Mercer warns would-be Reform voters not to give Starmer ‘unchecked’ power

Sir Keir Starmer could be given “unchecked” power as prime minister if Reform UK picks up voters from the Tories, veterans minister Johnny Mercer said.

In the latest sign that the Tories are now fighting to maintain as many MPs as possible as an opposition party, Mr Mercer said “if you vote Reform, you’re going to get a Labour government”.

The Tory strategy of warning voters that backing Nigel Farage’s party could result in a Labour landslide has intensified, after an opinion poll put Reform ahead of the Conservatives.

Graphic tracking opinion polls, which puts Labour on 42%, 21 points ahead of the Conservatives on 21%, followed by Reform on 15%, the Lib Dems on 11% and the Greens on 6%
(PA Graphics)

An average of all polls that were carried out wholly or partly during the seven days to June 14 puts Labour on 42%, 21 points ahead of the Conservatives on 21%, followed by Reform on 15%, the Lib Dems on 11% and the Greens on 6%.

Mr Mercer acknowledged the Tories were facing a tough campaign and there were occasions when “morale plummets”.

He told Sky News: “This election is tough, right? And it was always going to be tough after 14 years in power, and clearly the campaign’s been up and down as well.

“But I don’t see those polls reflected on the doorsteps.

“I think people are focusing in and as we get closer to that election, they’re really starting to see that clear choice, if you like, between Starmer, who every time he goes on TV just refuses to rule out serious things like capital gains tax, like he did last night, and the Conservatives, who are dealing with a tricky situation, but actually if you look at the manifesto, there’s a real bold plan there.”

He added: “If you vote for Reform, you’re going to get a Labour government, you’ll get unchecked power from a Labour government to come in and change the face of this country into something that I don’t believe it is, I don’t think it is a left-wing country.”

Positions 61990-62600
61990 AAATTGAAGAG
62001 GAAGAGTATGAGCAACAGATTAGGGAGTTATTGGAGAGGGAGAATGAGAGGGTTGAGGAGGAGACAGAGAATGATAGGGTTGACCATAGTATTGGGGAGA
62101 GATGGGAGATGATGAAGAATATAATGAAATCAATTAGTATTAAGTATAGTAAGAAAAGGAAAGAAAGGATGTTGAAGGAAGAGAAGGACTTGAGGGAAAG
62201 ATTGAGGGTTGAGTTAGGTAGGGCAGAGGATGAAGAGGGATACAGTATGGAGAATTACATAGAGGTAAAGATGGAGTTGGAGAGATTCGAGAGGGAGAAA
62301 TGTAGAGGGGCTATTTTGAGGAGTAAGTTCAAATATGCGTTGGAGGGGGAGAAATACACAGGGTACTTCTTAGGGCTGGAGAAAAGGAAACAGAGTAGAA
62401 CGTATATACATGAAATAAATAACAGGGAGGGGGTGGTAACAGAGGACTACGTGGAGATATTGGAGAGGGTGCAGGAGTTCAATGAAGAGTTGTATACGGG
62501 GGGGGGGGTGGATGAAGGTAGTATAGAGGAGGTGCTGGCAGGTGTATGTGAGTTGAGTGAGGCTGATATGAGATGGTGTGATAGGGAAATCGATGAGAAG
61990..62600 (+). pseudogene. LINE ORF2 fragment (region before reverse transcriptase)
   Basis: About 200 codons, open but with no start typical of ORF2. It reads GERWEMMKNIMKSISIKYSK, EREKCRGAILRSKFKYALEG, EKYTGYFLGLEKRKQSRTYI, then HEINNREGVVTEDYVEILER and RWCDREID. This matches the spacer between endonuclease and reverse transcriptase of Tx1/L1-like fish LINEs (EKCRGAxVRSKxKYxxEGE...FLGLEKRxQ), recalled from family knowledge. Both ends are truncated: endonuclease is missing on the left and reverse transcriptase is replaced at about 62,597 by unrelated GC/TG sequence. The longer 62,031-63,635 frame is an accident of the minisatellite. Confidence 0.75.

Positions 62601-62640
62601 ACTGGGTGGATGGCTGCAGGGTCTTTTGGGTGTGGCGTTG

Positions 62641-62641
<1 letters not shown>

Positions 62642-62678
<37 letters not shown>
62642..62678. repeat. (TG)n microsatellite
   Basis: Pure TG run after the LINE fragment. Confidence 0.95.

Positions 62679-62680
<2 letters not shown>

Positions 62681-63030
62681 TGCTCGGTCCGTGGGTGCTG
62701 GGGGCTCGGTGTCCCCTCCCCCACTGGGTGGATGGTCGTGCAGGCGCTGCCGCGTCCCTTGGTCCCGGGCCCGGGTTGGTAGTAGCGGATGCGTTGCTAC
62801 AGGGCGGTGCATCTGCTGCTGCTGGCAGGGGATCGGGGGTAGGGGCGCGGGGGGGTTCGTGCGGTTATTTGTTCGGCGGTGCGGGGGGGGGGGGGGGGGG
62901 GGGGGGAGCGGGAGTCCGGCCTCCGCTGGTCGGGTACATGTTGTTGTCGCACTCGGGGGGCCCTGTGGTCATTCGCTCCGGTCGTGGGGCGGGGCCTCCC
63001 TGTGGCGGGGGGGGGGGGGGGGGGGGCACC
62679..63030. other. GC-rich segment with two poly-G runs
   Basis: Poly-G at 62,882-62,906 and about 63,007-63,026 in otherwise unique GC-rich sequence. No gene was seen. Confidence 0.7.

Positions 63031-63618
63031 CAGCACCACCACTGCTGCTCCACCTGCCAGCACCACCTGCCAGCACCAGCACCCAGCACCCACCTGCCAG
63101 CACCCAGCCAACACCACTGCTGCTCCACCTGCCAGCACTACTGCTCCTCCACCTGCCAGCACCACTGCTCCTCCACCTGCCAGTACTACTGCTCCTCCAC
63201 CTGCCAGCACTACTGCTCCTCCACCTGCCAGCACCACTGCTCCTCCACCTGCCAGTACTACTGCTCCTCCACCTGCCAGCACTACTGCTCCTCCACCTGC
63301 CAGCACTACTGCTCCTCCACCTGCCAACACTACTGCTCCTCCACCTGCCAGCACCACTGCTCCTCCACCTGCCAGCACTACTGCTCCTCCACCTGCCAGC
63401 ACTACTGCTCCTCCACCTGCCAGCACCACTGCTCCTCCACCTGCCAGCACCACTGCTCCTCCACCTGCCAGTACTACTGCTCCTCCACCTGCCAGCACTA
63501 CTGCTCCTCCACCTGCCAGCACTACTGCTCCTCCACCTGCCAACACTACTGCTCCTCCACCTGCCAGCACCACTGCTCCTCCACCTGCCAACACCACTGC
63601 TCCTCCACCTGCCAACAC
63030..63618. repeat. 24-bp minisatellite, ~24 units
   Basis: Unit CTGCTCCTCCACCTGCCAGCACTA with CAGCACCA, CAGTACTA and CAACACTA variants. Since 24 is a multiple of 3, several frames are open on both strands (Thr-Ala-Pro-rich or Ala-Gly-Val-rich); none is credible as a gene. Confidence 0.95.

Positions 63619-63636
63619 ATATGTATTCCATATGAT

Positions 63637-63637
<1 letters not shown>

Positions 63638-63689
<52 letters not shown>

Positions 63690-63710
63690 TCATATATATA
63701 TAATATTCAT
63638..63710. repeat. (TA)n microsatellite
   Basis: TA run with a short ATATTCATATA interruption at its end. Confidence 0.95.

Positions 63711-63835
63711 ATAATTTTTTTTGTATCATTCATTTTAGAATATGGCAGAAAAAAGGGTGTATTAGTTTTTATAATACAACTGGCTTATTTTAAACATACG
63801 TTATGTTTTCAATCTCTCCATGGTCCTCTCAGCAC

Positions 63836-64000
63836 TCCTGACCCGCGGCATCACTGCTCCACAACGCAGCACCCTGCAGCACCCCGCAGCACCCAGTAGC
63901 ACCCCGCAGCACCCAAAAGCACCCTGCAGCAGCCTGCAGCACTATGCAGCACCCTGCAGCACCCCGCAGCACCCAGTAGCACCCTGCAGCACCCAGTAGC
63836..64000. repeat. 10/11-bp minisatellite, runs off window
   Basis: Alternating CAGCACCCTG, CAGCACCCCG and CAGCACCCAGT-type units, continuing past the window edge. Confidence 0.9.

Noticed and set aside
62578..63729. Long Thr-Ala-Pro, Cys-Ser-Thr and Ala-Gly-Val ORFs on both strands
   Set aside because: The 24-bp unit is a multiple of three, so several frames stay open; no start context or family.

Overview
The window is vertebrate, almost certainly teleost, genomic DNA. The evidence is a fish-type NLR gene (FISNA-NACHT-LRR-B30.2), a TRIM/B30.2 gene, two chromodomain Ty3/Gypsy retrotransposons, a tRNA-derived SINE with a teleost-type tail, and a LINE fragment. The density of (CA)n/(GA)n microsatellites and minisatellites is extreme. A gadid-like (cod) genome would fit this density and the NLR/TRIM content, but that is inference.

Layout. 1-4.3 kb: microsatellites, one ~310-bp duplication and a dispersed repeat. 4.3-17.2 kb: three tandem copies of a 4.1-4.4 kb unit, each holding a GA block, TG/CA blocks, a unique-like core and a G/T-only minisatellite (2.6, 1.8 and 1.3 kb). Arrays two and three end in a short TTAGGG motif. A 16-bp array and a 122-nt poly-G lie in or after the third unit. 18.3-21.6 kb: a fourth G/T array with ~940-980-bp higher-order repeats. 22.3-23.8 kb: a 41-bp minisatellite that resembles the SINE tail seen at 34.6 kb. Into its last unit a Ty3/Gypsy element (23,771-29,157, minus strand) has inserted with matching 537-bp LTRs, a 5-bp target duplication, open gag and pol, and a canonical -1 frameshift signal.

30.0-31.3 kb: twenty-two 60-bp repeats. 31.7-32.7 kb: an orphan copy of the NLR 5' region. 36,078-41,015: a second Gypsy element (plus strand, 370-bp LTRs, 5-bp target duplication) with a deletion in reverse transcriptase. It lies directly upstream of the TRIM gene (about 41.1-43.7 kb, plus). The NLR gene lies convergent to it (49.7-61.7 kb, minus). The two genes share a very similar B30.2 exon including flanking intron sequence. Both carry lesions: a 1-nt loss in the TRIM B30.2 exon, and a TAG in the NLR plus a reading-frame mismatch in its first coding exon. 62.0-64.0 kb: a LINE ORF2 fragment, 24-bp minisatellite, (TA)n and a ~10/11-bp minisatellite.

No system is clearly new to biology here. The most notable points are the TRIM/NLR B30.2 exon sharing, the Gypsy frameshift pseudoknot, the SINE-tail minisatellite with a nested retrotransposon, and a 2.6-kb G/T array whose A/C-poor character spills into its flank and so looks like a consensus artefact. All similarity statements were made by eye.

On Times Radio Mr Mercer acknowledged that his seat, which has a notional majority of 13,262 if the 2019 contest was fought on the current boundaries, was at risk.

He said Conservative Campaign HQ (CCHQ) “should be worried about me, it’s very hard out there on the doors and the polling is very much against us”.

He said he was fighting for every vote “and that’s what politics is about, getting out, having a conversation with people and, to be honest, that side of it is really encouraging, it’s great fun”.

“It’s when you come home and see the media and all the rest of it that morale plummets.”

Prime Minister Rishi Sunak will not be on the campaign trail on Saturday and is due to attend a major international summit on Ukraine in Switzerland.

But Labour leader Sir Keir Starmer is highlighting his party’s plans for the NHS with a visit to a hospital in the East Midlands.

In an interview with The Times, shadow health secretary Wes Streeting said he would not judge people who went private instead of using NHS treatment.

“People who are going private are refugees, not traitors,” Mr Streeting said.

“People are voting with their feet, through no fault of their own, I don’t judge people who have paid to go private – they’re fleeing from the NHS.”

Shadow work and pensions secretary Liz Kendall has defended Labour’s claim that NHS waiting lists could rise to 10 million, despite a think tank saying that was “highly unlikely”.

Responding to the Institute for Fiscal Studies’ criticism, Ms Kendall told Sky News: “We’re saying that if there’s another five years of the Conservatives, you could see 10 million people waiting in pain or feeling they have to try and pay to go private to deal with their problem.”

She said it was a “reasonable assumption” that was based on what had already happened under the Conservatives and “if the trend continues in the future, as it has done in the past, that’s what we’re likely to see”.

The Tories have dismissed the Labour attack as “scaremongering”.

Ms Kendall also sought to clarify Labour’s position on tax, after Tory claims that Sir Keir was secretly planning to impose capital gains tax on the sale of primary residences.

“We would not put capital gains tax on people’s primary homes. We want to see taxes come down on working people,” she told Times Radio.

She declined to give the same commitment on whether the level of capital gains tax for activities such as selling shares would increase.

But she said “there is nothing in our manifesto that requires any other tax increases than the ones we have set out”.